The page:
20 Everyday Things Whose Names You Never Knew We do a lot of things in our daily routines. But do you have an idea that we don’t know what half of the things we see, do or simply overlook are called? Here we have compiled a list of 20 everyday things you never knew actually had names. Marxist Internet Subject Archive Famous Quotes Famous quotes from Hegel, Marx, Engels, Lenin, Trotsky, Mao and other communists with links to the context on the Marxists Internet Archive. The only source on the internet of genuine, sourced Marxist quotations. In addition, you get a randomly selected “Quote-of-the-Day” from one of the collections, for you to ponder. Selected Marxist Writers The works of 18 pre-World War Marxists, who together provide a broad base of Marxist thinking shared across most of the differing currents of communism of the present time: Karl Marx, Frederick Engels, Paul Lafargue, Karl Kautsky, George Plekhanov, Clara Zetkin, Daniel De Leon, Vladimir Lenin, Nikolai Bukharin, Leon Trotsky, Alexandra Kollontai, James Connolly, Rosa Luxemburg, José Carlos Mariátegui, Antonio Gramsci, M.
Politics Explained FEUDALISM: You have two cows. Your lord takes some of the milk. PURE SOCIALISM: You have two cows. The government takes them and puts them in a barn with everyone else's cows. The Myth of the Clinton Surplus Time and time again, anyone reading the mainstream news or reading articles on the Internet will read the claim that President Clinton not only balanced the budget, but had a surplus. This is then used as an argument to further highlight the fiscal irresponsibility of the federal government under the Bush administration. The claim is generally made that Clinton had a surplus of $69 billion in FY1998, $123 billion in FY1999 and $230 billion in FY2000 . In that same link, Clinton claimed that the national debt had been reduced by $360 billion in the last three years, presumably FY1998, FY1999, and FY2000--though, interestingly, $360 billion is not the sum of the alleged surpluses of the three years in question ($69B + $123B + $230B = $422B, not $360B).
Philographics Philographics Philographics is a series of posters that explain big ideas in simple shapes. They are the result of combining the world of philosophy with graphic design. You can get the entire set of 95 designs as a book or a selection of them as posters. Cart - 0 items
Do you understand how your ESOPs work? Employee Stock Option Plans or ESOPs are perhaps the most important form of remuneration for employees. From a startup’s perspective, it helps to maintain liquidity and from an employee’s perspective, it is a reward for loyalty. However, like pretty much a lot in life, ESOPs are not simple. Sometimes, employees do not bother to understand how their ‘options’ will work and often employers do not explain the intricacies and legal framework associated with these stock options. The end result is that most employees who have been granted ESOPs suddenly believe that they will walk out with millions!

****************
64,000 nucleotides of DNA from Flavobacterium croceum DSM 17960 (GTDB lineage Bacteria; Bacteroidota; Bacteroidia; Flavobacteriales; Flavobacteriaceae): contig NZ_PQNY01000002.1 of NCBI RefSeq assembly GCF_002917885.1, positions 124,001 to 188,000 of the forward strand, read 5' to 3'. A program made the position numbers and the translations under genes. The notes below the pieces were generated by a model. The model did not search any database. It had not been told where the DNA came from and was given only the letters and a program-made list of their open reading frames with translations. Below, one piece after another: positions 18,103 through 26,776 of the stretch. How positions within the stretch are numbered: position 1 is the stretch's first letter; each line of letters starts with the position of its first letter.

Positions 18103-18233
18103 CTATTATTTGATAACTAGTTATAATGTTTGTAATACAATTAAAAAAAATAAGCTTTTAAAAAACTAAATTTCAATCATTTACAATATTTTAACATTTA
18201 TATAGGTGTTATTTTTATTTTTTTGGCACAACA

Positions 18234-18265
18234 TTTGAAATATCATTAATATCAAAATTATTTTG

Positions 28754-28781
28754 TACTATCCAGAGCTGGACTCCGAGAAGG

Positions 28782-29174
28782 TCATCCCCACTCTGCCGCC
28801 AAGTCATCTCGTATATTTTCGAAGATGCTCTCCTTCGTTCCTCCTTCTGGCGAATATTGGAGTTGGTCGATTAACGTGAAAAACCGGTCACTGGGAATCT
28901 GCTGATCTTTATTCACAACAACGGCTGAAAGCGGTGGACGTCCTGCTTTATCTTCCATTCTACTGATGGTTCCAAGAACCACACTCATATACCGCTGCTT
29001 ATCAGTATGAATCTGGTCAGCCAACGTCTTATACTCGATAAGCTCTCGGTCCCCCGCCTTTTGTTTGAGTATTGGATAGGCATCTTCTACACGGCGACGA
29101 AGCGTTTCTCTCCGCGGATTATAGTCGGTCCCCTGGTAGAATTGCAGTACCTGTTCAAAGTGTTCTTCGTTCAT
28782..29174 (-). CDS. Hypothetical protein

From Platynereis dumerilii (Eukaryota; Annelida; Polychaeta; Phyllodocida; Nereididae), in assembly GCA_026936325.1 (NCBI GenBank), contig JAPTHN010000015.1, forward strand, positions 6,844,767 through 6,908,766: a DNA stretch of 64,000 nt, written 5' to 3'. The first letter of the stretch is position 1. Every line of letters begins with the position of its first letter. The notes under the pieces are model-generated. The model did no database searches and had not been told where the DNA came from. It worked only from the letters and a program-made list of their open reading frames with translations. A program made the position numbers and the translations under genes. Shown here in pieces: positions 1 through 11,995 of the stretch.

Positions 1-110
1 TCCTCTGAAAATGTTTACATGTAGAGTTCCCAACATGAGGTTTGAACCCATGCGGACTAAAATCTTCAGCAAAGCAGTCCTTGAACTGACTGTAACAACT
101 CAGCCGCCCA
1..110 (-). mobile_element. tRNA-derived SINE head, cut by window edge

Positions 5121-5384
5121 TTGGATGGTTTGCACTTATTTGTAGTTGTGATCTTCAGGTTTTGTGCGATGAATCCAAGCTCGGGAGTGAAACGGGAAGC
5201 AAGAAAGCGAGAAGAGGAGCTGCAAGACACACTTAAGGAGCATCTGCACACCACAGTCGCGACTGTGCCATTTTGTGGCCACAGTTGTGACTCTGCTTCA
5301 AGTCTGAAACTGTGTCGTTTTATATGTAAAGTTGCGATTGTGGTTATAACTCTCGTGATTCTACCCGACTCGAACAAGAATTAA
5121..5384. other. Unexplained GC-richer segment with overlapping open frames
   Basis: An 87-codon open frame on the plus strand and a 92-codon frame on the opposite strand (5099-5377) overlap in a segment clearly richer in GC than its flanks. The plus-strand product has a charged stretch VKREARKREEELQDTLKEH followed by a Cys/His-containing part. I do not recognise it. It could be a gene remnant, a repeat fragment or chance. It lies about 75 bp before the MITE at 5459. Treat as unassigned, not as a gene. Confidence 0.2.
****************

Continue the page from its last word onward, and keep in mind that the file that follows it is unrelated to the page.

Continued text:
What differentiates Europeans from Americans (Europe and USA) The cultural gap across the Atlantic The Western world (i.e. Europe, the Americas, Australia and New Zealand) could be considered as a single “Western civilisation”. ‘Westernness’ could be defined by people who are ethnically or culturally European, in other words people of European descent or speaking a European language as their mother-tongue. Europe itself has the greatest linguistic and cultural diversity of the Western world.
New research reveals 'huge inequalities' in life chances - Home News - UK A study for the Nominet Trust charity revealed a "postcode lottery" for the life chances of youngsters. The data showed that young people in Erdington, Birmingham, were more than three times as likely to be unemployed as youngsters in South Kensington, London. Teenagers in Harrogate were seven times as likely to go to an elite university than their counterparts in Bradford, just 20 miles away, said the report, published ahead of new unemployment figures today. Annika Small, chief executive of the Nominet Trust, said: "The powerful data proves what we've known for a long time - the postcode lottery is not a myth but in fact a harsh and very bleak reality for Britain's young people. "We'd urge policy makers, youth workers and other professionals working with young people to take note of the fact that our current system is failing today's youth, and that a fresh approach is required." "With unemployment high, it's essential that this scheme delivers for jobseekers, employers and the taxpayer.
presidents who kill people are popular David Henderson and Zachary Gouchenour have a paper on the topic of presidential ratings. The finding is simple. War casualties, as a fraction of the population, positively correlate with how historians rate presidents. More death = better presidents. I Was Wrong About the Limits of Solar; PV Is Becoming Dirt Cheap. The price of solar power is falling faster than many thought was possible. Harvard’s David Keith comes honest with us about solar power: “Facts have changed. I was wrong.” The unsubsidized electricity cost from industrial-scale solar PV in the most favorable locations is now well below $40 per megawatt-hour and could very easily be below $20 per megawatt-hour by 2020. Compared to other new sources of supply, this would be the cheapest electricity on the planet.